Eskom won’t promise no load-shedding during lockdown
As nonessential operations shut down, power demand is expected to drop, but Eskom is loath to make promises it cannot keep
Eskom is hoping that there will be no load-shedding during the nationwide lockdown, but can’t guarantee anything despite power demand being expected to drop during the next 21 days.
The lockdown, aimed at curbing the spread of the Covid-19 pandemic, will be effective as of midnight on Thursday until April 16. South Africans will only be able to leave their homes under strictly controlled circumstances and only businesses providing essential services will continue to operate.
“At this point we do not have any plans to implement load-shedding,” Eskom spokesperson Sikonathi Mantshantsha said.
“We do, of course, expect that demand will drop as big industry shuts down, that in its very nature will mean we will have increased capacity to supply electricity,” he said.
However, he cautioned that it was impossible to say what might happen as Eskom’s plants are unreliable.
“We think we will be able to get through with the capacity that we have, helped by the reducing demand. We can’t guarantee it though.”
At a media briefing on Wednesday, minister of mineral resources and energy Gwede Mantashe said it was unlikely there would be load-shedding.
In early January, Eskom implemented load-shedding despite promises by itself and President Cyril Ramaphosa that there would be no rotational power cuts over the festive season. Then Eskom chair, Jabu Mabuza, stepped down over the debacle.
Energy analyst and the MD of EE Business Intelligence. Chris Yelland, said energy consumption had dropped off significantly in countries such as Italy, which has been hard-hit by the Covid-19 pandemic. It is unlikely, however, to be as significant in SA, which is a highly energy intensive country, he said.
“Statistically, the probability of load-shedding should decrease [during SA’s lockdown]. But if there is a series of breakdowns at Eskom, as has happened in the past, it’s not inconceivable,” Yelland said.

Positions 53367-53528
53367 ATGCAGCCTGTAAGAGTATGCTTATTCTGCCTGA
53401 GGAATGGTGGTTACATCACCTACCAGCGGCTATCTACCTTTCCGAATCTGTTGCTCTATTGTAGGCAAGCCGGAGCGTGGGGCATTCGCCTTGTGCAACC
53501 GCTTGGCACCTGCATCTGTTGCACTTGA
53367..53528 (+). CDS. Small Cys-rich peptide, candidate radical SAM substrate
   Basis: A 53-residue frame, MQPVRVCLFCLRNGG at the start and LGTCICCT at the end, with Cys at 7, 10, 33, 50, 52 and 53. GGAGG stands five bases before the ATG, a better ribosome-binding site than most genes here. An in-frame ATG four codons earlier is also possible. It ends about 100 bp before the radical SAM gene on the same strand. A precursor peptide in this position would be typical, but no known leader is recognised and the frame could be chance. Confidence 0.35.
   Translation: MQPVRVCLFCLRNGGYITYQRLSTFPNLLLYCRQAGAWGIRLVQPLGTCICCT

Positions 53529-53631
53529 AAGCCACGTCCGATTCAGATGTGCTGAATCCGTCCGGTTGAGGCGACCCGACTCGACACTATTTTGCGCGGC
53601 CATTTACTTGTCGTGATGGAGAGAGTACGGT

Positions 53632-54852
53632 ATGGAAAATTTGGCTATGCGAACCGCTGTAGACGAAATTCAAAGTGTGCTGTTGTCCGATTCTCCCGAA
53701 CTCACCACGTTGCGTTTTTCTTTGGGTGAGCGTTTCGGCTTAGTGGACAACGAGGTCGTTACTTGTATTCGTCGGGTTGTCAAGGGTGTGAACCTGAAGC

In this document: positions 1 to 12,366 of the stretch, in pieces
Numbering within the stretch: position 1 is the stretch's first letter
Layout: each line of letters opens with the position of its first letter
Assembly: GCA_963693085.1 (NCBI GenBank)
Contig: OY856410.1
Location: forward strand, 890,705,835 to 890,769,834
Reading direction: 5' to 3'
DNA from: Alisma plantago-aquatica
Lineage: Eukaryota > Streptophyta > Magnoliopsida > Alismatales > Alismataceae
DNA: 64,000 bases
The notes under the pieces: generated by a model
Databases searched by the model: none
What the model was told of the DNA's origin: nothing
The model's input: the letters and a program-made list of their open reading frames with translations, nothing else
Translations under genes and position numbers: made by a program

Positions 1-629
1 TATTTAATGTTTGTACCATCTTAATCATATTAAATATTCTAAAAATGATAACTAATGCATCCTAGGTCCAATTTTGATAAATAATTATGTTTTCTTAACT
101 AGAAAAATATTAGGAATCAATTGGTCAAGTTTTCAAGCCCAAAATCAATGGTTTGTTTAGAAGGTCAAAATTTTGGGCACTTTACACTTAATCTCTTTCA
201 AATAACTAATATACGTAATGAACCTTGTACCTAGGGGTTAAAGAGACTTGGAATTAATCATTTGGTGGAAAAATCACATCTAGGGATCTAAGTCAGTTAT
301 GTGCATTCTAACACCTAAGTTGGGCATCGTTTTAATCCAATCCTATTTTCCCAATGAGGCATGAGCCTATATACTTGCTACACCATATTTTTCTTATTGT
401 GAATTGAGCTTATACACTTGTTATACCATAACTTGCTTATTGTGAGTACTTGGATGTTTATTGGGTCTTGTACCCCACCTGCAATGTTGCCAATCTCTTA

Martin Kingston, vice-president of Business Unity SA, said business is in discussion with government at an individual, sectoral and business-wide level to ensure that essential services have the necessary power, although subject to the fact that no absolute guarantees can be made about load-shedding
Although schools were shut last week and many employees have already been working from home, there has been no significant decrease in power demand as yet.
On Tuesday evening Eskom said unplanned outages or breakdowns were at 11,519MW and planned maintenance outages are at 3,866MW. The system’s nominal generating capacity is 44,000MW while average demand has been about 30,000MW, until now.
On Wednesday morning, Mantshantsha said Eskom had been able to take some of its emergency diesel unit’s offline as of 4am, but continued to make use of hydro pumped storage reserves.
If the lockdown does alleviate demand on the national grid, it does not necessarily mean Eskom can ramp up maintenance either.
“What this will mostly do is spare us the need to use diesel to generate electricity,” said Mantshantsha. “We will then do what we can, within the limitations, to do maintenance.”
Although Eskom has the resources it requires within the country to perform planned maintenance, which is expected to continue as scheduled, the limitations include the possible need for specialists, machinery and other supplies to be sourced from countries, which are banned from landing in SA.
Even so, Mantshantsha said Eskom will be able to generate power and perform its normal business on a daily basis during lockdown. “Maintenance will continue, as planned, we don’t foresee any problems there,” he said.
Should diesel reserves be required, Mantshantsha said Eskom was comfortable that it had what it needs in terms of supply and was comfortable its diesel suppliers would be able to move about and get the product to where it is needed as Eskom will issue permits to its suppliers.
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